Thursday, March 17, 2016

Interupt* (for Interrupt*)

Have you ever noticed this verbal tic some people have where they reflexively begin a reply to almost any question put to them with the word So? I've seen bankers, politicians, criminal defendants, and others do this, and it's always weirdly disconcerting. Because what it sounds like they really mean is: "Oh, so you're done talking now? Okay, so where was I?" or "So, as I was saying, before I was so rudely interrupted..." It's as if they've come with prepared remarks or an agenda of some kind and your comments are merely a distraction. I won't use his real name here, but I once knew a guy who was so adorable I forgave him his dithering, but who also introduced an inordinate number of sentences that way. His last name started with the letters S-O (let's say it was "Soul"), so I wrote him a poem one time that contained the line: "So, So-so [Soul]..." Wikipedia states: "It is widely believed that the recent ascendancy of 'so' as a sentence opener began in Silicon Valley. Michael Lewis in his book The New New Thing, published in 1999, noted that 'When a computer programmer answers a question, he often begins with the word so.' Microsoft employees have long argued that the 'so' boom began with them..." In any event, whoever's responsible for this annoying affectation probably shouldn't be bragging about it, There are times, though, when "So" sounds exactly right. The first known use of so as a sentence opener is from Chaucer's Troilus and Criseyde: "So graunte hem sone out of this world to pace." (So grant him soon out of this world to pass.) Some might wish the same for the overuse of so these days, but it's most likely here to stay. So. Back to the matter at hand. You know the drill. There were 16 cases of Interupt* (for interrupt*) in OhioLINK today, and 372 in WorldCat.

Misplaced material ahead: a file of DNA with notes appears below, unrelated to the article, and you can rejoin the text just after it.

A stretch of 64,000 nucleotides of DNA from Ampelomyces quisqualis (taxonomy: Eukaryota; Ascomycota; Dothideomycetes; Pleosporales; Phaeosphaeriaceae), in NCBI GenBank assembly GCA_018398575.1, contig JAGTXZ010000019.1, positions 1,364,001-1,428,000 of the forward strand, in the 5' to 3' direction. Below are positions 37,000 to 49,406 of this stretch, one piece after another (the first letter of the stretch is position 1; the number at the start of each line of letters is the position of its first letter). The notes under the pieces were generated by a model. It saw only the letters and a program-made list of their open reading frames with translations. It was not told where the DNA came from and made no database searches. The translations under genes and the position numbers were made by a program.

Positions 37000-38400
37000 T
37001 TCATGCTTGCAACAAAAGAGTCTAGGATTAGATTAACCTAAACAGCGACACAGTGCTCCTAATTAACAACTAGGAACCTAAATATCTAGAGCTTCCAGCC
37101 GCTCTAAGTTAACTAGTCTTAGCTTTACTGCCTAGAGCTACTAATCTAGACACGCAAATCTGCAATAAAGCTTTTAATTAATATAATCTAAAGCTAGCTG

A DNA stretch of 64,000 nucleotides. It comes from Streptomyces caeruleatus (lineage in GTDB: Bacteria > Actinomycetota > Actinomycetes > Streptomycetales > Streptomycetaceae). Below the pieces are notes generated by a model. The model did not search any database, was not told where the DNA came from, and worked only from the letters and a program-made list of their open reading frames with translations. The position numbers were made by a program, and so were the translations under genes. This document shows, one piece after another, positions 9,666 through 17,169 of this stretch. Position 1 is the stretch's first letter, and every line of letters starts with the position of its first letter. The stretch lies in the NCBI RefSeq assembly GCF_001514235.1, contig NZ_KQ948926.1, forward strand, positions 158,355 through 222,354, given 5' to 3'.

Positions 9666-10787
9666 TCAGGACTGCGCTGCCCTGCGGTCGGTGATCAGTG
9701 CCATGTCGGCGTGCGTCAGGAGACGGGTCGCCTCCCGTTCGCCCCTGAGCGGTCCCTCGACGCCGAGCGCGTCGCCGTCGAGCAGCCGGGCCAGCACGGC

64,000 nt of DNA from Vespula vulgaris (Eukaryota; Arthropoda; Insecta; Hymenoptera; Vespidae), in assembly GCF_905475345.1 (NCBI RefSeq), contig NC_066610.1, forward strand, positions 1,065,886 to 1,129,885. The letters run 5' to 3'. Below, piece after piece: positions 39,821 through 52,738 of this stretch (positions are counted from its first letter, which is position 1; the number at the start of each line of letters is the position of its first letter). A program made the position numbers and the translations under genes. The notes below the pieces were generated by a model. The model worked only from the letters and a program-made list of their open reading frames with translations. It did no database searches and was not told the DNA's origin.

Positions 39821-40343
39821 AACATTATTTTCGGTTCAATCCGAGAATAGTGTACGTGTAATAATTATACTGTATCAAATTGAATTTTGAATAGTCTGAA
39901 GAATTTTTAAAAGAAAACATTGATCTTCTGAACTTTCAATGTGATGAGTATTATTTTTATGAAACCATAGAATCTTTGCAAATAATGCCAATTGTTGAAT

(Geoffrey Chaucer reading his poems to the court of Richard II, frontispiece to Troilus & Criseyde, c. 1400, Corpus Christi College, Cambridge, from Wikimedia Commons.)

Carol Reid

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